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Time Again

Time Again, by Carol Trent

Time Again was published under the name "Carol Trent" by Fontana paperbacks in 1983. It was one of a series of romances described by the publisher:

A major new series of original paperbacks, NIGHTSHADES are contemporary novels for women - a new kind of love story.

It ends with a woman, looking into a mirror.

She's sitting at a dressing-table of dark mahogany, in a large, high-ceilinged room. Tall french windows open onto a balcony with a stone balustrade, looking out over wide lawns and a gravel drive. Sunlight is beating in, casting sharp-edged shadows across white walls and a mossy green carpet. The room is dominated by a four-poster bed, hung with rich velvet curtains. On the bed, a man lies sleeping.

The woman is aging now, but she's still beautiful. Expensive creams and lotions, set out in neat display on the dressing-table, have kept her skin clear and unlined; and nothing, neither time nor grief, can dim the glory of her sea-green eyes.

She runs a hand through her hair, noticing again how grey is invading the tumbling gold; she notices, but she doesn't care. She'll do something about it, if he ever says anything; but it doesn't matter to her. Nothing matters, except to be safe.

The soft chimes of an ormolu clock invade the summer stillness. Midday: she glances across to the bed, wondering whether to wake him, but decides against. Just a few minutes more; it's a luxury she can rarely afford now, a few minutes alone with her reflection, and her memories.

This, then, is how it ends; but where does it begin? Not here, certainly. Look...

Time Again: the large print edition

Chaz has explained elsewhere on this website how he came to write his first(ish) novel:

... I heard through the grapevine that a major London publisher was bringing out a series of contemporary romantic thrillers where they were providing the storylines, so all the writer had to do was turn a 5,000-word synopsis into a 50,000-word novel. That sounded like an easy and attractive way into writing books; I'd still never actually finished a novel, but I wrote to the publishers anyway, explaining my track record and asking if they were looking for new writers for the series. They passed my letter on to literary agent Carol Smith, whose idea the series had been, and she asked me to do some sample chapters. Which I did, and she liked them, and the publishers liked them; so I got a commission. Which of course meant that this time I simply had to finish a novel...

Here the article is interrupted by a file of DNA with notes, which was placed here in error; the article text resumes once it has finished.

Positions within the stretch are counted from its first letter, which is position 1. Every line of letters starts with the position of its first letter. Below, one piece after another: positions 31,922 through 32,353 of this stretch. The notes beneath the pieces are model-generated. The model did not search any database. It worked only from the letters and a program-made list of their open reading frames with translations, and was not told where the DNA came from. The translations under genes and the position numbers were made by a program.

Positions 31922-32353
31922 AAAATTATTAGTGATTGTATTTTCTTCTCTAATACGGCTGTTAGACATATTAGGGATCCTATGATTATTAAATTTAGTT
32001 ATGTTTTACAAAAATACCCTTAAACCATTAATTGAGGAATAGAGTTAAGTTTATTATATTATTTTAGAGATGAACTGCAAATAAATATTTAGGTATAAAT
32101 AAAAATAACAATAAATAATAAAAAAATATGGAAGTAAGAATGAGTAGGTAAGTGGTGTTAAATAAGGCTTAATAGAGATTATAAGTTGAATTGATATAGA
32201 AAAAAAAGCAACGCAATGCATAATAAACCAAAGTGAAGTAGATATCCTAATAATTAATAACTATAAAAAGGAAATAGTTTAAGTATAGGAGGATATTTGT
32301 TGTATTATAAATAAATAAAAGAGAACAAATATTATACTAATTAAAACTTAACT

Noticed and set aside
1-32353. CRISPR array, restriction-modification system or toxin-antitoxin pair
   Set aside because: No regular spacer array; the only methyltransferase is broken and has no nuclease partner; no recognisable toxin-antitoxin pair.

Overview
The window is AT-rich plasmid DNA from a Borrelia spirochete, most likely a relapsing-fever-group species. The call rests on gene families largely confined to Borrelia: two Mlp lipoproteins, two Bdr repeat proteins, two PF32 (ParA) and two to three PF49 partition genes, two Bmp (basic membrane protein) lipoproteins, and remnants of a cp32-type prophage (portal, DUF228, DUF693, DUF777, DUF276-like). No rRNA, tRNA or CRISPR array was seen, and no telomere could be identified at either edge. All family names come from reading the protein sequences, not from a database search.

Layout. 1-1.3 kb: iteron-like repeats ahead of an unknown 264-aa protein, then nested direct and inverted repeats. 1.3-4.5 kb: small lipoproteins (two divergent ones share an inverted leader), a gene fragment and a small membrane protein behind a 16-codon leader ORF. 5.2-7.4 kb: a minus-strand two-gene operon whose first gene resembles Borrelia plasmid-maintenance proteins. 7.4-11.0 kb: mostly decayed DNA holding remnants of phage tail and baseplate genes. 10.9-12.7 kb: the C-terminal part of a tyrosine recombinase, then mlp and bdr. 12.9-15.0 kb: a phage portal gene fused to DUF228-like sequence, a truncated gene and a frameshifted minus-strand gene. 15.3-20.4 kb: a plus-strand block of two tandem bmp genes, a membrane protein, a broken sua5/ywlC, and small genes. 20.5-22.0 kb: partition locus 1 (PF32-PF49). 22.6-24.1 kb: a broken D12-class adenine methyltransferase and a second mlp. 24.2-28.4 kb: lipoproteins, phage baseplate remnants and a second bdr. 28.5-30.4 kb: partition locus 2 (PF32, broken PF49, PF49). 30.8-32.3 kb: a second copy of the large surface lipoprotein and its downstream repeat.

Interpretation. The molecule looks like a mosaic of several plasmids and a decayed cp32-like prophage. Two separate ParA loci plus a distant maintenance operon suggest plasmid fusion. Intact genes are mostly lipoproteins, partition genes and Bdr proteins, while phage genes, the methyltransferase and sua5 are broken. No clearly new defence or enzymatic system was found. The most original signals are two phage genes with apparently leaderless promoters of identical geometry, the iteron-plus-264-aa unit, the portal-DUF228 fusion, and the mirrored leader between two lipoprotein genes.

Carol Smith told Tangled Web the story from her point of view:

It arose out of what I was doing as an agent, seeking out new talent and helping it to develop. I was always supplying these new writers with ideas for full-length fiction because often their actual writing was better than whatever they had in hand. At that time, the early 80s, I was working professionally with horror writers like Peter Straub, Ramsey Campbell and Stephen King and was also being plagued by film companies for concepts for what was called the "four hanky" movie. Nightshades: The Darker Side of Love (originally called "the Creepy Weepies") arose out of that. Love stories with a twist in the tale. The best idea, they told me in Hollywood, since The Twilight Zone. Bantam in New York and Collins over here both commissioned the first ten novels based solely on the series concept plus the plot synopses I provided, all written by myself. At that stage, no authors. I was able, therefore, to give writers a proper contract with a healthy advance and an approved storyline, with the promise of certain publication by two major paperback houses. It was all tremendous fun. Twenty-two titles were published in all and it was only market changes that halted it.

Or, as Chaz puts it:

Took me three weeks. Carol loved it, publishers loved it; it came out (under a pseudonym, and I'm not telling) when I was twenty-four, and the whole series instantly flopped. I honestly don't think it was my fault, but then I wouldn't, would I?

Carol Trent's autograph (?)

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